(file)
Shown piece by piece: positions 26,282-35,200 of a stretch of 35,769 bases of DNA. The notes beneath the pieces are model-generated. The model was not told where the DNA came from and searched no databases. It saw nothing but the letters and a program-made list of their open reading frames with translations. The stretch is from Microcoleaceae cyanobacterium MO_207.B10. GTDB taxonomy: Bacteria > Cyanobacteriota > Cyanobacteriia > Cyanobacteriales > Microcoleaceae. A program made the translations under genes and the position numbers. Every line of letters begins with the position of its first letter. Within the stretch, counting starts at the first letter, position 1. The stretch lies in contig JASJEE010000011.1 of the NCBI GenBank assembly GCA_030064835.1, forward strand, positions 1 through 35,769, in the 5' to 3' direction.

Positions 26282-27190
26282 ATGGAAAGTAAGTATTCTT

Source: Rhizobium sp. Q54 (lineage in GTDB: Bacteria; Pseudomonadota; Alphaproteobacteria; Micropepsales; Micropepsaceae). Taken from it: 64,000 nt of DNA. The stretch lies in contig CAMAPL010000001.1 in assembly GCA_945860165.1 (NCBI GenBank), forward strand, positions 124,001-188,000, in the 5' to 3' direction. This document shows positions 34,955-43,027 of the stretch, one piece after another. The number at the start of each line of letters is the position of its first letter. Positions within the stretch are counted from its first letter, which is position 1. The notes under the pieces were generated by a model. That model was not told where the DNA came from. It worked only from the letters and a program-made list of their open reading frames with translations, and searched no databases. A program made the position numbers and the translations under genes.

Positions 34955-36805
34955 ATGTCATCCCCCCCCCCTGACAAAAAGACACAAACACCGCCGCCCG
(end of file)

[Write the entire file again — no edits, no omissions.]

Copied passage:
Shown piece by piece: positions 26,282-35,200 of a stretch of 35,769 bases of DNA. The notes beneath the pieces are model-generated. The model was not told where the DNA came from and searched no databases. It saw nothing but the letters and a program-made list of their open reading frames with translations. The stretch is from Microcoleaceae cyanobacterium MO_207.B10. GTDB taxonomy: Bacteria > Cyanobacteriota > Cyanobacteriia > Cyanobacteriales > Microcoleaceae. A program made the translations under genes and the position numbers. Every line of letters begins with the position of its first letter. Within the stretch, counting starts at the first letter, position 1. The stretch lies in contig JASJEE010000011.1 of the NCBI GenBank assembly GCA_030064835.1, forward strand, positions 1 through 35,769, in the 5' to 3' direction.

Positions 26282-27190
26282 ATGGAAAGTAAGTATTCTT

Source: Rhizobium sp. Q54 (lineage in GTDB: Bacteria; Pseudomonadota; Alphaproteobacteria; Micropepsales; Micropepsaceae). Taken from it: 64,000 nt of DNA. The stretch lies in contig CAMAPL010000001.1 in assembly GCA_945860165.1 (NCBI GenBank), forward strand, positions 124,001-188,000, in the 5' to 3' direction. This document shows positions 34,955-43,027 of the stretch, one piece after another. The number at the start of each line of letters is the position of its first letter. Positions within the stretch are counted from its first letter, which is position 1. The notes under the pieces were generated by a model. That model was not told where the DNA came from. It worked only from the letters and a program-made list of their open reading frames with translations, and searched no databases. A program made the position numbers and the translations under genes.

Positions 34955-36805
34955 ATGTCATCCCCCCCCCCTGACAAAAAGACACAAACACCGCCGCCCG